A view on Fishing,Community and Life on the NW coast of Scotland

Posts tagged ‘Community Land Scotland’

“Hold Fast” “Your Dinner is in your Wellies”

Sitting down now with the Glasgow game on in the background, van unpacked and a breakfast for tea. A fine couple of days of land reforming politics at Inverness. Began yesterday with a dart out to the Varuna to pick up some prawns for the Loch Ness Inn and set off via the field where the bore holes were to be drilled to test the sink hole that has appeared beside the turbine house site.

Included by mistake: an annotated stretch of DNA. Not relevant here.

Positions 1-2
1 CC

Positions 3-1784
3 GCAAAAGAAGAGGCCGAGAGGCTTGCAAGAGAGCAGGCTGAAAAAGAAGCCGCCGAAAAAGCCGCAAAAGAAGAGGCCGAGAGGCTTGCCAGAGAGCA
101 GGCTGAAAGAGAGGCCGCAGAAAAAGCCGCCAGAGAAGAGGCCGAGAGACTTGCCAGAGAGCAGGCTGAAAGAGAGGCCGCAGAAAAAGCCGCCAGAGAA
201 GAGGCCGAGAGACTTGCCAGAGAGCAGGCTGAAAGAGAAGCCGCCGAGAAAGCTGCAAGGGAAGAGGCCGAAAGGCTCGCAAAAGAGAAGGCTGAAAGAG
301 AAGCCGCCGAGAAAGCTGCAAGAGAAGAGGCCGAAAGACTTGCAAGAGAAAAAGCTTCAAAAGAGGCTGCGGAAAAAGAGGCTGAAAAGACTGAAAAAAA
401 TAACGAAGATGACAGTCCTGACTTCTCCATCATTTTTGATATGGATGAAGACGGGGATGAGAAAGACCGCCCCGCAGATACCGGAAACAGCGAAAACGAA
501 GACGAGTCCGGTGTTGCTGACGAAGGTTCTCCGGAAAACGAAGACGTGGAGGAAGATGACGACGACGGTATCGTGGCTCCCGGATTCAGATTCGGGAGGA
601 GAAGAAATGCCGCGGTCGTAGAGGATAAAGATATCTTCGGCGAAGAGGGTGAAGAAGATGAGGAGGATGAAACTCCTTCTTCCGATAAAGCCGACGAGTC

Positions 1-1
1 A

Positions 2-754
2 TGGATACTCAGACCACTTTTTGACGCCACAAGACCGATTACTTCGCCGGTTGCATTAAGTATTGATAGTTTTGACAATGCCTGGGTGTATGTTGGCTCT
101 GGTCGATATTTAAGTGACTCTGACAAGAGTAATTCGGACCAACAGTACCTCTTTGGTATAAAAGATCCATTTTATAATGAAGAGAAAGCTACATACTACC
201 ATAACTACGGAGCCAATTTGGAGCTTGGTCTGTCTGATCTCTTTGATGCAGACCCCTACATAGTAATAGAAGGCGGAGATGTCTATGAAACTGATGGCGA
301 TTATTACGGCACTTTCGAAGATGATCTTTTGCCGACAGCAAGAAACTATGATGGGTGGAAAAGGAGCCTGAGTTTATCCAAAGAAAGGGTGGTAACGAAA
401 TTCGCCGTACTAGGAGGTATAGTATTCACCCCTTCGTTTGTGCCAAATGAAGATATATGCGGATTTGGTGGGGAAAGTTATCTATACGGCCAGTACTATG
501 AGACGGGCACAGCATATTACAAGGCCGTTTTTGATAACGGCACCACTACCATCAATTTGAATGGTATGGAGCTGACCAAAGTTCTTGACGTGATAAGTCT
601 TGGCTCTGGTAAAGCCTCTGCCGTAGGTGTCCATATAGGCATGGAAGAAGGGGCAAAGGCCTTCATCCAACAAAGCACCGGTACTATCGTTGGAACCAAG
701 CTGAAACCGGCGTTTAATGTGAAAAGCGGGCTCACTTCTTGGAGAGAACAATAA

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Local opinion is that it should be okay as it was the old route of the river before it was straightened for the mill wheel at the farm. Better safe than sorry. No drilling done by the time I left and it seems none done as it was too wet for the rig to make it across the field. Hoping it is a minor setback, as if we have not had enough of them over the years.